Rupert Murdoch, the executive chairman of News Corp., in London last summer.
News Corp Executive Chairman Rupert Murdoch said if Facebook Inc. FB 0.45% is serious about promoting “trusted content” and filtering fake news out of its news feed, it should pay publishers fees similar to those cable distributors pay to television channels.
Mr. Murdoch’s comments on Monday follow Facebook’s announcement last week that it plans to rank news sources based on credibility, part of its efforts to rein in false information on its platform.
“Publishers are obviously enhancing the value and integrity of Facebook through their news and content but are not being adequately rewarded for those services,” Mr. Murdoch said in a statement.
News Corp is the parent company of Dow Jones, which publishes The Wall Street Journal.
A spokesman for Facebook didn’t immediately respond to a request for comment.
Mr. Murdoch and other publishing executives have spoken in the past about Facebook’s dominant position in publishing and advertising, and argued it has a responsibility to support genuine news sources.
Mr. Murdoch is pushing Facebook to adopt the system of “carriage fees” that cable- and satellite-TV providers pay to carry cable-television channels and offer them to customers. The distributors pay a specified amount per month for each subscriber. It is a major source of revenue and growth for TV-channel owners.
His proposal indicates how the changes to Facebook’s news feed are raising the stakes for media companies. Facebook’s new policies, including the trustworthiness ranking and an earlier shift aimed at promoting content that triggers more user interactions, have created anxiety and uncertainty for publishers. Some are worried their content might wind up having less reach on Facebook.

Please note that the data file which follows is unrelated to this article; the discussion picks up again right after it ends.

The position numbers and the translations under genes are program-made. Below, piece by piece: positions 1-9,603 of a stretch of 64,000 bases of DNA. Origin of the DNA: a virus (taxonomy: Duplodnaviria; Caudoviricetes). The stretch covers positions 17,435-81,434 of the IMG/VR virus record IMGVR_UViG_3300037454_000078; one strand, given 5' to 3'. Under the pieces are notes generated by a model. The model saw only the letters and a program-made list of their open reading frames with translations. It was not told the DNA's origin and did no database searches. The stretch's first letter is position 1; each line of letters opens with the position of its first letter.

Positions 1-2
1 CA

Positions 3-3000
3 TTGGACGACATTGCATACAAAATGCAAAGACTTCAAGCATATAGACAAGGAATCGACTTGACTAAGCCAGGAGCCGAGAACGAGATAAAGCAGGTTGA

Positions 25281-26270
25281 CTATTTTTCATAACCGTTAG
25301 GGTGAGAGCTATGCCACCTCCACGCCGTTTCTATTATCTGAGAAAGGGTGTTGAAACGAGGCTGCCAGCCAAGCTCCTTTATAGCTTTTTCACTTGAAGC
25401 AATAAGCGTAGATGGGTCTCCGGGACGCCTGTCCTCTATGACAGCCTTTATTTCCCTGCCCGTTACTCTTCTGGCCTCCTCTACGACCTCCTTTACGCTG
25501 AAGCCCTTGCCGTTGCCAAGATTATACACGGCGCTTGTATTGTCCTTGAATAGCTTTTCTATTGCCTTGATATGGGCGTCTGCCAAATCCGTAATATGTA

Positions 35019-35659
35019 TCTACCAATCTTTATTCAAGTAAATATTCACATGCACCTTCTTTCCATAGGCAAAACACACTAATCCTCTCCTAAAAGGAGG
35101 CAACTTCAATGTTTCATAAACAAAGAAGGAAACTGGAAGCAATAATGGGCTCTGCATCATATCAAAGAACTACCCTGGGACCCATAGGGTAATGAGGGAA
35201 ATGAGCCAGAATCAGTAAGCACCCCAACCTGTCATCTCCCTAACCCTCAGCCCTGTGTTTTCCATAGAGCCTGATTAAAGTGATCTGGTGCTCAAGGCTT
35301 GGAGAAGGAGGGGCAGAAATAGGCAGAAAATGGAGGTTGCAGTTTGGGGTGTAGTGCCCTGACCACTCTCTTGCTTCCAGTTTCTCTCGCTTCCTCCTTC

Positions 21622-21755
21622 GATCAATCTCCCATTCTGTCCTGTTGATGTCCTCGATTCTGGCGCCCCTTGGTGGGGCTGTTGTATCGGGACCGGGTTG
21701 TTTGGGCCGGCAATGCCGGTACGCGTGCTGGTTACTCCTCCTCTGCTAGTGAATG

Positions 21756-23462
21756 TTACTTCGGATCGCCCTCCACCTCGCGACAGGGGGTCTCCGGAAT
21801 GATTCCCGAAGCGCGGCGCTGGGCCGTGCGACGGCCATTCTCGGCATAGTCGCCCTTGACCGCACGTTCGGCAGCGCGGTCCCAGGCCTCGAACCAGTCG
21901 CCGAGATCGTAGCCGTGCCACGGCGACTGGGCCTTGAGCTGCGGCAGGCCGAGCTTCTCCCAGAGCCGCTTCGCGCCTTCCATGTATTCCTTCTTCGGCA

Facebook said it would begin testing the credibility-ranking this week by prioritizing news reports that users have rated in Facebook surveys as trustworthy. The most “broadly trusted” publications would get a boost in the feed, while those that users rate low on trust would be penalized.
“We will closely follow the latest shift in Facebook’s strategy, and I have no doubt that [Facebook Chief Executive] Mark Zuckerberg is a sincere person, but there is still a serious lack of transparency that should concern publishers and those wary of political bias at these powerful platforms,” Mr. Murdoch said. “Carriage payments would have a minor impact on Facebook’s profits but a major impact on the prospects for publishers and journalists.”
Mr. Murdoch is also the executive chairman of 21st Century Fox Inc., which owns numerous television properties that earn substantial revenue from carriage fees.
Facebook has worked with publishers to create a structure allowing users to subscribe to publications through the social-media company’s platforms, but Mr. Murdoch said the efforts so far haven’t been enough.
“There has been much discussion about subscription models but I have yet to see a proposal that truly recognizes the investment in and the social value of professional journalism,” he said.
Publishers have lobbied Facebook intensively to take a more active role in weeding out low-quality and false stories and to prioritize news coming from established and respected media outlets. News Corp has long been critical of the power over distribution held by big digital platforms such as Facebook and Alphabet Inc.’s Google.
Mr. Murdoch said that it was a positive step that both companies had recognized that their role in spreading unreliable news was a problem, but that “the remedial measures that both companies have so far proposed are inadequate, commercially, socially and journalistically.”
A spokeswoman for Google didn’t immediately respond to a request for comment.
Write to Lukas I. Alpert at email@example.com
Appeared in the January 23, 2018, print edition as ‘Murdoch to Facebook: Pay for News Content.’